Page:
Rwanda grenade case: Men with FDLR links found guilty
Twenty-two people have been found guilty of launching a series of grenade attacks around Rwanda, including the capital, Kigali, since 2008.
They include former soldiers who were accused of having links with FDLR Rwandan rebels in neighbouring Democratic Republic of Congo.
In their defence, some said they wanted to cause insecurity so the government would have to negotiate with the FDLR.
Some FDLR leaders are accused of links to the 1994 genocide.
Some 800,000 Tutsi and moderate Hutus were slaughtered in the 100-day slaughter which was orchestrated by ethnic Hutu extremists.
The FDLR is a Hutu militia made up of former Rwandan soldiers and others who poured over the border into eastern DR Congo after the Tutsi-led Rwandan Patriot Front (RPF) captured Kigali and put an end to the killing.
Prosecutors had charged a group of 30 with terrorism, murder and disrupting state security in connection with the grenade attacks.
They had requested life imprisonment for 24 of the accused men, all of whom were Rwandan citizens.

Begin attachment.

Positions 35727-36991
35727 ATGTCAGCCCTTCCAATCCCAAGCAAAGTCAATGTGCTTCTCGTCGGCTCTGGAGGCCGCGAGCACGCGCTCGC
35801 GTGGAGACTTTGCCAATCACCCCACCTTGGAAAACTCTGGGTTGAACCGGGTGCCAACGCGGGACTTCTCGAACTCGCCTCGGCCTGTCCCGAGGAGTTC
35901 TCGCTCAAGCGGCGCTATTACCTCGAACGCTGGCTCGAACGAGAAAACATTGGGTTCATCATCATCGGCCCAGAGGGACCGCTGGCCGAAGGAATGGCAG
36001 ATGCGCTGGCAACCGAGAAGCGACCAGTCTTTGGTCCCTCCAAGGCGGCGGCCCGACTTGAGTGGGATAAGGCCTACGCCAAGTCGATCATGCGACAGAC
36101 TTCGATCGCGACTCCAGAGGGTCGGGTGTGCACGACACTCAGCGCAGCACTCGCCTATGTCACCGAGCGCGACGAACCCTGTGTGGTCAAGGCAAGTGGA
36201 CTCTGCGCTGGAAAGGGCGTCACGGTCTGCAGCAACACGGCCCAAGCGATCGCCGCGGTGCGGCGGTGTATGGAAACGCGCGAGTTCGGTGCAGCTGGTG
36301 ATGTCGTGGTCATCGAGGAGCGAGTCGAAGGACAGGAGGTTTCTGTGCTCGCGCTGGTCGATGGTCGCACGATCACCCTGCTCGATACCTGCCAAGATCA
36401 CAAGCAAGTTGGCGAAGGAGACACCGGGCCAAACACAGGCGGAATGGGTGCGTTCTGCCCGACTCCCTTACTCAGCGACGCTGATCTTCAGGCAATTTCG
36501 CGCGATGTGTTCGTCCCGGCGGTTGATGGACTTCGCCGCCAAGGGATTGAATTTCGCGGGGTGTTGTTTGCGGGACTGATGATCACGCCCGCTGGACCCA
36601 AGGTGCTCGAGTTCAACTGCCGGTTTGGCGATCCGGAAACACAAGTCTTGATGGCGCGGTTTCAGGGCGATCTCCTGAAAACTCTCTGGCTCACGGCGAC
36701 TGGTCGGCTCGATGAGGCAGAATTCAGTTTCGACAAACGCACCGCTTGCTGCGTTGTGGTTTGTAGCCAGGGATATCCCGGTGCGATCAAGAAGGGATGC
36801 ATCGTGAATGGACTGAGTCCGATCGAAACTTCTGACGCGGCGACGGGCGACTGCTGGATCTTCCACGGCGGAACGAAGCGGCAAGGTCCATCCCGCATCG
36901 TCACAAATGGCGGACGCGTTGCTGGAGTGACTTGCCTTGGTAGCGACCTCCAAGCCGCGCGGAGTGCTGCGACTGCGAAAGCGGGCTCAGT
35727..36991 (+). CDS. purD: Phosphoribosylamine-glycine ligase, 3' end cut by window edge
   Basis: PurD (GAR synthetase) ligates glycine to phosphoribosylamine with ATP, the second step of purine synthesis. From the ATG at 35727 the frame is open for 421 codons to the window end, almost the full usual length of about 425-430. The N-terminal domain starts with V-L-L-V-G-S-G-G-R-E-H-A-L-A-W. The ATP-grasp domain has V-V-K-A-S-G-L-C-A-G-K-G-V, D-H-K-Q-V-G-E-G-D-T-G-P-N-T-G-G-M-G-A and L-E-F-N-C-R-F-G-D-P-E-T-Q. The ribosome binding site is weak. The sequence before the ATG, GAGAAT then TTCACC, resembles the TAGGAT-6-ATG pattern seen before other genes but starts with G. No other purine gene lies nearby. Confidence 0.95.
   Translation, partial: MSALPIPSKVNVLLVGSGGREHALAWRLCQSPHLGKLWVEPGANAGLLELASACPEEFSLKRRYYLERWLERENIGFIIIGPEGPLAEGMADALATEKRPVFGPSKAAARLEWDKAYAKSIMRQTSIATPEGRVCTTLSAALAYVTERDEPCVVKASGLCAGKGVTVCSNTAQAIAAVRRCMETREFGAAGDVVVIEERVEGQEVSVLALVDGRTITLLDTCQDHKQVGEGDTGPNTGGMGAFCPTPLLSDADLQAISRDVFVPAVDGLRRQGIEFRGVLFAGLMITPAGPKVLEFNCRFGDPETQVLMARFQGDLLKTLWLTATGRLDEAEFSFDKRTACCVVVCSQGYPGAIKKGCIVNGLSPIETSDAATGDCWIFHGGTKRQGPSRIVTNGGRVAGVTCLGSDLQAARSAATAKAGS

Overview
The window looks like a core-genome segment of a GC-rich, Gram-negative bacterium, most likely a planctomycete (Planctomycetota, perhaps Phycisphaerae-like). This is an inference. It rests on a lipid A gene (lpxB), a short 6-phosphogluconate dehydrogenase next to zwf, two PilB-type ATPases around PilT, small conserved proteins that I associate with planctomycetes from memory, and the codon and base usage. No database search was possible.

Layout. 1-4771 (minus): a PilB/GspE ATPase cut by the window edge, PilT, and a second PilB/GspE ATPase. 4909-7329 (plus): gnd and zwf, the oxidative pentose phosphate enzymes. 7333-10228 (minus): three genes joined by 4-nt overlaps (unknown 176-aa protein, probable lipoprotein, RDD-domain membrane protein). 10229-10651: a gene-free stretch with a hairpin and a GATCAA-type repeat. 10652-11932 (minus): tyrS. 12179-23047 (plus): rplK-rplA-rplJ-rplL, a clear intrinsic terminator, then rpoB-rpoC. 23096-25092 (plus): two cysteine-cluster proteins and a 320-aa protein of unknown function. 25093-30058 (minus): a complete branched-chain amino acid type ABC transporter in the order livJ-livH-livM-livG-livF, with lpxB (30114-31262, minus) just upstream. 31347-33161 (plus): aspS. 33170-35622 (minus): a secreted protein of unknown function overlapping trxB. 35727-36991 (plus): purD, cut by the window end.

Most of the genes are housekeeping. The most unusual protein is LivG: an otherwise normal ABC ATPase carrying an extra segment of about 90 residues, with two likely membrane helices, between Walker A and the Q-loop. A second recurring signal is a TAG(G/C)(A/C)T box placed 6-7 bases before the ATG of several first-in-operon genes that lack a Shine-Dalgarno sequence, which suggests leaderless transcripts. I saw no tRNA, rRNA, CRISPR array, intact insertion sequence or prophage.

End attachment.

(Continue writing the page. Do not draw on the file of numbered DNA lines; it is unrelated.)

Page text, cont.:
The BBC's Prudent Nsengiyumva in Kigali says 10 of the accused did get life terms, eight people were found not guilty and the others were given lesser sentences.
They were tried before three judges - only four of the accused had lawyers, while the others had to defend themselves.
Our reporter says none of the defendants were present for the verdict, but the courtroom was packed with their relatives.
When the judgements were read out, some of the families cheered with relief, while others were in tears, he said.
Last year, several former senior RPF leaders and one-time allies of President Paul Kagame - who now live in exile - were found guilty in absentia of having links to grenade blasts.
They say the government has been implicated in some of these periodic attacks as a pretext to crack down on the political opposition.